As a life insurance sales consultant, I often help advisors and agents develop solutions for clients with unique needs. One area where I’ve been able to help my clients is consulting on cases for parents who have children with disabilities. Often, the clients are the primary caretakers for their children with disabilities, and they worry about providing for their child should anything happen to them. To address this concern, the parents often insure themselves, so their child’s care will continue. These parents also face the more complicated issue of whether or not they should purchase a life insurance policy on their child’s behalf.
As a financial professional, this challenge can be difficult. Advisors and agents want to be able to address all the needs of a family, and it can be frustrating when they’re unable to find solutions for a child due to their unique circumstances. Since some disabilities are not covered by insurance, agents and advisors are limited in the options they can present to a family. Disabilities that aren't covered range from premature birth to heart conditions to autism. Many agents struggle to create a feasible solution for their clients. Fortunately, there's an excellent alternative to typical whole life coverage for a child when they likely wouldn’t withstand standard underwriting.
At DMI, we work with an A-rated carrier that allows us to add a Child Rider on their term policies without underwriting. Yes, you read that correctly: the Child Rider is not underwritten. So, if the parents qualify for the term insurance, they can add a child rider and potentially cover these children for a lifetime, ensuring their insurability.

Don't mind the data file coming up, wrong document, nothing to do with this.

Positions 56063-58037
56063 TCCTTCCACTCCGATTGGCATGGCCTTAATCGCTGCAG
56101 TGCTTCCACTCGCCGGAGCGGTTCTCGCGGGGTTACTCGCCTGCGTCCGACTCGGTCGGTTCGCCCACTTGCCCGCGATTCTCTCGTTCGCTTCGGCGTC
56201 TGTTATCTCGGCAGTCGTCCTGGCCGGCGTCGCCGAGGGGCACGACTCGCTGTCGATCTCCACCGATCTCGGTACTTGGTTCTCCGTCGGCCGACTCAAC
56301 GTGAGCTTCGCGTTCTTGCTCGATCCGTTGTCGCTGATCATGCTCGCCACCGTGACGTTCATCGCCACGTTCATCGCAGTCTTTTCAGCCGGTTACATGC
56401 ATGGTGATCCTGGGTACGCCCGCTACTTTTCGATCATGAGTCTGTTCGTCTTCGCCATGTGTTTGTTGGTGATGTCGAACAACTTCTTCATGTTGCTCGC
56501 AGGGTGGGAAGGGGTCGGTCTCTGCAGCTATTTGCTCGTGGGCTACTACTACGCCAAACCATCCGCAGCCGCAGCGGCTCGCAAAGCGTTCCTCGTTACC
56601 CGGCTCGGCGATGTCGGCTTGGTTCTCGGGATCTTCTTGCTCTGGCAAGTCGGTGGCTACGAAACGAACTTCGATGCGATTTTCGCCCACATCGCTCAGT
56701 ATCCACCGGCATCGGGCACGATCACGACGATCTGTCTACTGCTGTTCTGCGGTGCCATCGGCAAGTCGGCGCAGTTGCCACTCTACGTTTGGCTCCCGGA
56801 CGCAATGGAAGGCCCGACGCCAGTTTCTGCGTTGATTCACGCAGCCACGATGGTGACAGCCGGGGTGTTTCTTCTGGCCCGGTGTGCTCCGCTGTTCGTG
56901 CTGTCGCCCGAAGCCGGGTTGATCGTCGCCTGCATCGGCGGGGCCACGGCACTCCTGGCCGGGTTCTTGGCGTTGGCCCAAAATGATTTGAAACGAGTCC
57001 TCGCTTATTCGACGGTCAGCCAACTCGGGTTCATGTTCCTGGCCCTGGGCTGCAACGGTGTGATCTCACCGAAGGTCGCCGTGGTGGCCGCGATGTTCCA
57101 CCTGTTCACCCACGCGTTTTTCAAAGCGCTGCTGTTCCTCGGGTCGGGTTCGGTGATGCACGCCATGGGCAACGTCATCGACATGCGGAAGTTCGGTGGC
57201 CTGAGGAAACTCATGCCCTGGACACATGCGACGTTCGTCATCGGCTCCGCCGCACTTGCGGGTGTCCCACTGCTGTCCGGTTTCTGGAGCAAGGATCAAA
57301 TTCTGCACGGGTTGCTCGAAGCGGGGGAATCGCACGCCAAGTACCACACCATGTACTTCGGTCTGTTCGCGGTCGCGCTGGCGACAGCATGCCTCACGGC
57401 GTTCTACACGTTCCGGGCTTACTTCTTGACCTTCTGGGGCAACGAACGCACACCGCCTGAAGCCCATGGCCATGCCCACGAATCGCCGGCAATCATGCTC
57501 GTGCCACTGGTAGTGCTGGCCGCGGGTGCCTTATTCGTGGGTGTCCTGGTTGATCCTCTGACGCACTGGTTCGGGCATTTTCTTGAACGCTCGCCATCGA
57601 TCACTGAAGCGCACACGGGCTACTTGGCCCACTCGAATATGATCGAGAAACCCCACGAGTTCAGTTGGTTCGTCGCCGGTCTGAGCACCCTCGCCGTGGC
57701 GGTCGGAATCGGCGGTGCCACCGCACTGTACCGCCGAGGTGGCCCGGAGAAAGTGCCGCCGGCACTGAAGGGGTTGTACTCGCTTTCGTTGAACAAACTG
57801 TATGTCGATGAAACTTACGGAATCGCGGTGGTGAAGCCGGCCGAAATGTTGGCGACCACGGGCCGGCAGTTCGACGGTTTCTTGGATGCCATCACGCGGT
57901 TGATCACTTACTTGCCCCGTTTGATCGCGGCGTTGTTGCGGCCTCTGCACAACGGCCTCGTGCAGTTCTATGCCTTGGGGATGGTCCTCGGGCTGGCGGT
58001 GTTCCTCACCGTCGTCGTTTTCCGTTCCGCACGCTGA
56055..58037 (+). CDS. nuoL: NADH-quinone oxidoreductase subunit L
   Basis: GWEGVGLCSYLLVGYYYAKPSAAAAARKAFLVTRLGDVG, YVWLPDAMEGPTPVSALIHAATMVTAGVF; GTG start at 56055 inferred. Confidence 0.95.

For example, if both parents take out an individual term policy, we can add a child rider on each policy that will cover all their children, both now and in the future, for up to $25,000 of coverage. On the policy anniversary, after the child turns 25, the rider can convert to three times the face of the rider of permanent coverage. So, Mom and Dad each buy an additional $1 million of the 30-year term life, with $25,000 child riders. When the child turns 25 he or she can convert each of the riders to $75,000 of permanent coverage for a total of $150k in coverage, with no underwriting.
While every situation is unique and can include its own challenges, I’ve found this alternative to be very successful for my agents. If you have any clients that you think might benefit from considering this option, please give me a call or send me an email to discuss.